About This Series | Chapters:

Expanding Authority for No. 2 Spot

In 1980, as Ford was being wooed to run for vice president, Cheney played a key role in re-imagining the job

'If there is precedent for Dick Cheney's role, according to former vice president Dan Quayle, it is the might-have-been second vice presidency of Gerald R. Ford.

Pollsters spoke of a "dream ticket" after Ronald Reagan won the 1980 Republican nomination and talk turned to Ford as his No. 2. Aides to both men tried to negotiate arrangements that might lure a former commander in chief into a secondary position.

Contemporary accounts said Ford was represented by former secretary of state Henry A. Kissinger and others. But at a 2000 conference of former White House chiefs of staff, Cheney disclosed that he had been deeply involved. He recalled an intense debate about how to shape expanded lines of authority in a job often ridiculed as largely ceremonial.

Ford "made a number of requests in terms of his influence over the budget, personnel, foreign policy, et cetera," Cheney said. "I can remember sitting in a session with Bill Casey, who later became CIA director. Bill had a list of items that in fact the Reagan people were prepared to discuss. They went a long way toward trying to accommodate President Ford."

Tempted, but wary of splintering presidential authority, Ford finally withdrew his name. Quayle, looking back on it, said Cheney appears to have accepted much the same deal.

About This Series | Chapters:
[Photo]

Cast of Characters

Read about the important people in and out of government who have had an impact on Vice President Dick Cheney's career.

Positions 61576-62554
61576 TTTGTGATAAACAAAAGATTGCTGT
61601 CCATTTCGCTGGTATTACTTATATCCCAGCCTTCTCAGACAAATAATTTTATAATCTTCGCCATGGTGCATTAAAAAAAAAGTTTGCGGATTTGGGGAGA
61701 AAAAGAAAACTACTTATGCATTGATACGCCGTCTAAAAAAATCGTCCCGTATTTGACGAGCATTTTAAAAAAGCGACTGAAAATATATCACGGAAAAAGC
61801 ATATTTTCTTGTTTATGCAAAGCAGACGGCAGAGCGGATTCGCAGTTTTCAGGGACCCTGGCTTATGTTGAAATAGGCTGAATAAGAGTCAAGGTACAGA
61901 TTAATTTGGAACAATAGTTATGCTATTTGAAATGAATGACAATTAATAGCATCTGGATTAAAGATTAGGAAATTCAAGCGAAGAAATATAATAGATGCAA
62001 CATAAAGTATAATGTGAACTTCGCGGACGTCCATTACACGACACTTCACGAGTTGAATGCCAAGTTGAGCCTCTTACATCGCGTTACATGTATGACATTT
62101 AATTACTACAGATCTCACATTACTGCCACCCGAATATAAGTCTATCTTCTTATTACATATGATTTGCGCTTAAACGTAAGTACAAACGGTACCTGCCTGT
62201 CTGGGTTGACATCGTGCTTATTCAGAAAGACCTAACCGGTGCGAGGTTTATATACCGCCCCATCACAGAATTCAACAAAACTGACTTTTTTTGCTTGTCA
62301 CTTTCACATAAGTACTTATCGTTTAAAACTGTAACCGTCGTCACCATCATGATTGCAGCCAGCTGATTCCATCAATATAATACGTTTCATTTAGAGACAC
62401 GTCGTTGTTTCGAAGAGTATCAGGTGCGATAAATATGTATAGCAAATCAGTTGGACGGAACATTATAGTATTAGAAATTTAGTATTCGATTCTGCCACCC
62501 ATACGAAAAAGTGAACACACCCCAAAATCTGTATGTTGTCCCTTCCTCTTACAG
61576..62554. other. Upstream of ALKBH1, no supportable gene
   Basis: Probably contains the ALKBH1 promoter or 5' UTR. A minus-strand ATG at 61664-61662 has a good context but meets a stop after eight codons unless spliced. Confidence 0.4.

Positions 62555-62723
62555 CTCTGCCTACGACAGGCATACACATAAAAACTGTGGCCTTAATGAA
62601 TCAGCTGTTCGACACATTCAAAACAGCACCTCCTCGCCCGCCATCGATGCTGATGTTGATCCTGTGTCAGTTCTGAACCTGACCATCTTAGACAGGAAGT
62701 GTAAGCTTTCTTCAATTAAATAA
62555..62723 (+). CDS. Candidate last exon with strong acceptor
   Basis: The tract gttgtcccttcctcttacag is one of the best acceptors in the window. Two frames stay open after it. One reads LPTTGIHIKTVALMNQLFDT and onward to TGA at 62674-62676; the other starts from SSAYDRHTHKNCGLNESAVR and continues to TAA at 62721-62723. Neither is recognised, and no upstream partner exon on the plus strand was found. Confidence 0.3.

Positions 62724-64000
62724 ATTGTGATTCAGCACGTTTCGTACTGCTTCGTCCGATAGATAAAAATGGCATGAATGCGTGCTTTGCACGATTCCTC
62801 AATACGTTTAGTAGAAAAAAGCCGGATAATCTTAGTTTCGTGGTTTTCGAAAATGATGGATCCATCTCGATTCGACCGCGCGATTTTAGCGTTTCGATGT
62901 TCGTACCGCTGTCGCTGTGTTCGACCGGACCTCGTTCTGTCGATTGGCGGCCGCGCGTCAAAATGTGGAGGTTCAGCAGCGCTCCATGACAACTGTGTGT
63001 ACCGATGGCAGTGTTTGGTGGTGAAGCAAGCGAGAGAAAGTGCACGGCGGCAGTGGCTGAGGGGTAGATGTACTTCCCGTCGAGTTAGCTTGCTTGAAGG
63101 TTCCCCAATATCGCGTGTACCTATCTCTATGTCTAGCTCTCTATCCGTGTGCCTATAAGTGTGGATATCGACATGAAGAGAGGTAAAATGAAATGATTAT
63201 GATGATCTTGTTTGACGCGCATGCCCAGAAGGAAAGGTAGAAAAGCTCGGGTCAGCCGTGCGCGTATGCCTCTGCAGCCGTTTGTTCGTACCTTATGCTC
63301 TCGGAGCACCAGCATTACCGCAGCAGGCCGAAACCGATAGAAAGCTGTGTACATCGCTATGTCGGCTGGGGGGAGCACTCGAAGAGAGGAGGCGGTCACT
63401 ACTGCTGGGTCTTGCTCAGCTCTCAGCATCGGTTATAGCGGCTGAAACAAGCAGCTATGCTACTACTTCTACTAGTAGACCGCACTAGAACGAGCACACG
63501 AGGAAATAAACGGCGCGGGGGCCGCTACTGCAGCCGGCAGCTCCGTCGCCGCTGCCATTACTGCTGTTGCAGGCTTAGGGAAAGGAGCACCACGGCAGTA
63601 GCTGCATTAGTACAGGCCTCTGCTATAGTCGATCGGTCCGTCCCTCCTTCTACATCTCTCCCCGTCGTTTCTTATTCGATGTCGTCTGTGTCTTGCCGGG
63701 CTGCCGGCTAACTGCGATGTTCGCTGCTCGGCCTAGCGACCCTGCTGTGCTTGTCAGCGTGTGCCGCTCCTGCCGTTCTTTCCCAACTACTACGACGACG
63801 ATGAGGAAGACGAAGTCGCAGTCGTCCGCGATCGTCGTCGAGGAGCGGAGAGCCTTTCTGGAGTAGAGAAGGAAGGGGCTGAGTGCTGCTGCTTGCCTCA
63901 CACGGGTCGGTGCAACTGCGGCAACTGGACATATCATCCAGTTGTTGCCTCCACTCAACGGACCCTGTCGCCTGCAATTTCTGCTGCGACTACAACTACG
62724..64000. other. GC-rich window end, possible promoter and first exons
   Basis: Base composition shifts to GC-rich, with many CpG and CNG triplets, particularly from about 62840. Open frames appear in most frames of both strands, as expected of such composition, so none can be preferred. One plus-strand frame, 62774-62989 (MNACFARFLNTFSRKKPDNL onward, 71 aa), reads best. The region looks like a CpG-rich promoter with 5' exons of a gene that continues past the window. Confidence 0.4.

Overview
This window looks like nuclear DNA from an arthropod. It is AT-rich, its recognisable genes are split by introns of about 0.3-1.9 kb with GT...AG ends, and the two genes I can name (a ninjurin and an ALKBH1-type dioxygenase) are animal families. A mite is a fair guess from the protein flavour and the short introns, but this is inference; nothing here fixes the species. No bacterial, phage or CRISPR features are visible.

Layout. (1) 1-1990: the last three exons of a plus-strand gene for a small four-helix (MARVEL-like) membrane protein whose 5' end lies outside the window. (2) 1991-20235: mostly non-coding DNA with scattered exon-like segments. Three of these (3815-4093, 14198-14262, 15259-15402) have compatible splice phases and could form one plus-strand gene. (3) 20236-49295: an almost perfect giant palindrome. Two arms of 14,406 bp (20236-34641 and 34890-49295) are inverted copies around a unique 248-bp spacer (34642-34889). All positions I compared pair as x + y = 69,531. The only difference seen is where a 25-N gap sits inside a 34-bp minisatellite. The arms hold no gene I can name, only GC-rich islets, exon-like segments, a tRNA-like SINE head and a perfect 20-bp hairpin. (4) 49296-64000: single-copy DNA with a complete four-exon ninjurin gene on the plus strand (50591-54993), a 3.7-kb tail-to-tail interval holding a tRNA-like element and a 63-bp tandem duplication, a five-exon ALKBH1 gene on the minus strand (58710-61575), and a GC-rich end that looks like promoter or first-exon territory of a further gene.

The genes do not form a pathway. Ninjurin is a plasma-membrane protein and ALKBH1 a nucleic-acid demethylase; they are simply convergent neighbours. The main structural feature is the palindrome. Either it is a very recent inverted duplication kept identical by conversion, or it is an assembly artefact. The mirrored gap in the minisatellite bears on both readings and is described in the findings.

Dick and Lynne Cheney.

Cheney's Personality

Dick Cheney's colleagues, friends, and acquaintances shared stories with Post reporter Bart Gellman.

[Photo]

Cheney's Life & Career

Starting as a junior aide on Capitol Hill, Dick Cheney built an unmatched Washington resume as White House chief of staff, House minority whip and secretary of defense.

Comments

Please email us to report offensive comments.



Now we are actually listening to Quayle? The world really is going to hell in a handbasket. The terrorists were supposed to be the enemy.

Posted by: craiggger | June 26, 2007 12:37 AM

GET THESE GUYS OUT NOW. They have been moldering in the closets for too long.

Investigate, Impeach, Imprison

Posted by: craiggger | June 26, 2007 12:40 AM

Dear God how I wish Ford had accepted the offer. The country would have been spared Bush the Younger because Bush the Elder would never have become President and his son would have been a failed business man instead of the most hated President ever.

Posted by: Opa2 | June 26, 2007 12:54 AM

Dear God how I wish Ford had accepted the offer. The country would have been spared Bush the Younger because Bush the Elder would never have become President and his son would have been a failed business man instead of the most hated President ever.

Posted by: Opa2 | June 26, 2007 12:54 AM

As a cautionary tale of executive abuse of power, this series should be required reading for every American citizen.

Posted by: mnbucklew | June 26, 2007 08:02 AM

I'm feeling like this section of the series is trying to turn us to the softer-gentler side of Cheney...or winding us down in a sense. The bottom line is that for reasons that only make sense to Dick Cheney he's decided to lead America on a crash course to international shame and domestic ruin. He and Bush should be immediately impeached and tried as war criminals. What is the hold up?

Posted by: morgansbustoursinc | June 26, 2007 08:58 AM